Looking back now, he has a different take of course. Alongside French and English, the course demanded a third language, and in this case it was German. Even though he scored even higher in German than in English, he said he was never in love with it, unlike his all-consuming passion for English (which manifests itself in the total fluency with which he now speaks).
His teachers were right: a fine future lay ahead. Having gained a place at the prestigious National University in Cotonou – about 200 km by bus from home – Achille moved to the economic capital (the political capital is Porto-Novo). There he studied French and English and enjoyed every minute of his university years. He still had little idea as to what would come next – only that it would not be teaching: that much was clear. On a visit back home after graduating, his father asked him “You’re done now?”, fully expecting him to return home. But no, Achille wasn’t done, and planned to return for a Master’s in Applied Linguistics.
While on the course he had one of those defining moments that can change the course of your life, when he met an English as second language trainer/“coach” who not only enrolled Achille into his English language training operation but also gave him occasional texts to translate. And so between 2013 and 2016, he operated as a part-time freelancer, between translating, training and interpreting.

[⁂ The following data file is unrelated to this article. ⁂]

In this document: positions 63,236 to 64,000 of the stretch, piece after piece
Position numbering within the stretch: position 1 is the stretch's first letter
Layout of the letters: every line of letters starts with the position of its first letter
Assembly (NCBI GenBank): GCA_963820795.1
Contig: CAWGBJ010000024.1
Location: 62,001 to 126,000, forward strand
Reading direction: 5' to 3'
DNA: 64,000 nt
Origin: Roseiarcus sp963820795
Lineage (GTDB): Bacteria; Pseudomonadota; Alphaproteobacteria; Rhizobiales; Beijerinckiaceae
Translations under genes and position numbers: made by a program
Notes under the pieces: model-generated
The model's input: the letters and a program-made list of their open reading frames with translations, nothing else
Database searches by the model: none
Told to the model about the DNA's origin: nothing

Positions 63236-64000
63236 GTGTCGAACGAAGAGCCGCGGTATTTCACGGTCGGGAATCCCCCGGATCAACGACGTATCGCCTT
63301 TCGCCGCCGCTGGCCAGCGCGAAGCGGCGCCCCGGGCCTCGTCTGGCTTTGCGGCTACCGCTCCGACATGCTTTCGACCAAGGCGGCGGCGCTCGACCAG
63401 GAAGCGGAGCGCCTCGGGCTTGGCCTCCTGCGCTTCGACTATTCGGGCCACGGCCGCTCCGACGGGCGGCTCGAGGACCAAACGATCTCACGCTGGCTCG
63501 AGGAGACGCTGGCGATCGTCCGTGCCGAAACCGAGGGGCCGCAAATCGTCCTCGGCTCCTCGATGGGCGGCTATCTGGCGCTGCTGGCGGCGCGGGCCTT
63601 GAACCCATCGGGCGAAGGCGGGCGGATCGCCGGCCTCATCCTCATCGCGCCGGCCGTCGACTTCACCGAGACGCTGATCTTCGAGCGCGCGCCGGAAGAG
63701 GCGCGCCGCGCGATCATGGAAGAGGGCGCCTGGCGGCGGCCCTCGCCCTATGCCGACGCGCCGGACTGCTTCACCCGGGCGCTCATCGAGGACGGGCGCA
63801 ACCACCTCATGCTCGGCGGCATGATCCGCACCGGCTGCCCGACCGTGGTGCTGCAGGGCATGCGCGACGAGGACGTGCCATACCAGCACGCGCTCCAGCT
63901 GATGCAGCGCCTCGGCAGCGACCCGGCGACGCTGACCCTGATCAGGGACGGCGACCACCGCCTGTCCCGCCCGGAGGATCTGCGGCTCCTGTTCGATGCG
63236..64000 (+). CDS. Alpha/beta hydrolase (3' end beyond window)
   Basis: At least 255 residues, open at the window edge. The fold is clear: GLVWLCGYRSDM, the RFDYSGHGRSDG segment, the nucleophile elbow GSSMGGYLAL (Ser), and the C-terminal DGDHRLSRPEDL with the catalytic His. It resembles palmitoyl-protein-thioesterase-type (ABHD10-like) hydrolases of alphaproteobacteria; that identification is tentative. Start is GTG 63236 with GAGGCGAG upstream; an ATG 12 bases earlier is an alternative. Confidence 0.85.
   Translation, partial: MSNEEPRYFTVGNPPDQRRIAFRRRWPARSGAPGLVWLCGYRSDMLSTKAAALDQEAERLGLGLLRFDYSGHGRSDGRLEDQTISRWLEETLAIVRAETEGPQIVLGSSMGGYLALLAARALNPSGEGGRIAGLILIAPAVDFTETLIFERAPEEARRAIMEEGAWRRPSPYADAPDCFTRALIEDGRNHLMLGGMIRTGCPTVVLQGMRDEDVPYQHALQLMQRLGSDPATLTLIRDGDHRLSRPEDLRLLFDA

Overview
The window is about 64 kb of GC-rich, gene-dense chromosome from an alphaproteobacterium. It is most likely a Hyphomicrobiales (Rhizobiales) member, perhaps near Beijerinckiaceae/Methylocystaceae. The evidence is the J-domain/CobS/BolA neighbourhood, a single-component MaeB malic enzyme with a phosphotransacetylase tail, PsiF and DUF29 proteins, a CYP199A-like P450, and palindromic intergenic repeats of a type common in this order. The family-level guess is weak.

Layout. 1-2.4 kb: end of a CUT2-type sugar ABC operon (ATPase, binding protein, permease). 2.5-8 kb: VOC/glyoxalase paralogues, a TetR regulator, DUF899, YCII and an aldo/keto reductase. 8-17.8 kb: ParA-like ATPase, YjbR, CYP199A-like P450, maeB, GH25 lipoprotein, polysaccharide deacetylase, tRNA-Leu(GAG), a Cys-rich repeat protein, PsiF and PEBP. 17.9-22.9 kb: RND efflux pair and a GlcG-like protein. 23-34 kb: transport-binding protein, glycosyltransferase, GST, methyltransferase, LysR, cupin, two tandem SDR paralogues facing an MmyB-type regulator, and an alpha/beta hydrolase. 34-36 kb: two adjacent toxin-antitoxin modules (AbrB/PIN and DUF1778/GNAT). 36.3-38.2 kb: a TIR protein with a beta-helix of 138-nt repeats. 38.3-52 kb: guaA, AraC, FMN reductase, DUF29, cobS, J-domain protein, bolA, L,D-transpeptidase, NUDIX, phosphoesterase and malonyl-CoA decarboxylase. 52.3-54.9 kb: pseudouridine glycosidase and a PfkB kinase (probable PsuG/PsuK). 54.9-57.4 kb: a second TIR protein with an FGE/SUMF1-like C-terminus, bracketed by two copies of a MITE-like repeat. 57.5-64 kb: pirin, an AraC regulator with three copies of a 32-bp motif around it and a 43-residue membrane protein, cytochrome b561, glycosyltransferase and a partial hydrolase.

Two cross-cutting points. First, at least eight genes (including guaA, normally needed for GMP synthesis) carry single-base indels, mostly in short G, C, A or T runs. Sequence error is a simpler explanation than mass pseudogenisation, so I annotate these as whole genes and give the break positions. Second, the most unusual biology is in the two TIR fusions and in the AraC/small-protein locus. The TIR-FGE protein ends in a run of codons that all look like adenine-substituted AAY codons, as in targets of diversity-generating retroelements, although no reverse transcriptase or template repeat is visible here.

By now he’d been truly bitten by the translation bug, and over the coming years learned a great deal from having his texts revised. It came as no surprise when he won a scholarship to the Pan-African University programme funded by the African Union, which involved him moving to Cameroon to attend the course run by ASTI (Advanced School of Translators and Interpreters) – the best in the continent.
That took him to 2018, when he relaunched his career with a renewed sense of purpose and expertise, in addition to enhanced confidence and skills. This renewed burst of energy, coupled with the extensive network of excellent professionals he’d built up while on the programme, led to a whole slew of new opportunities.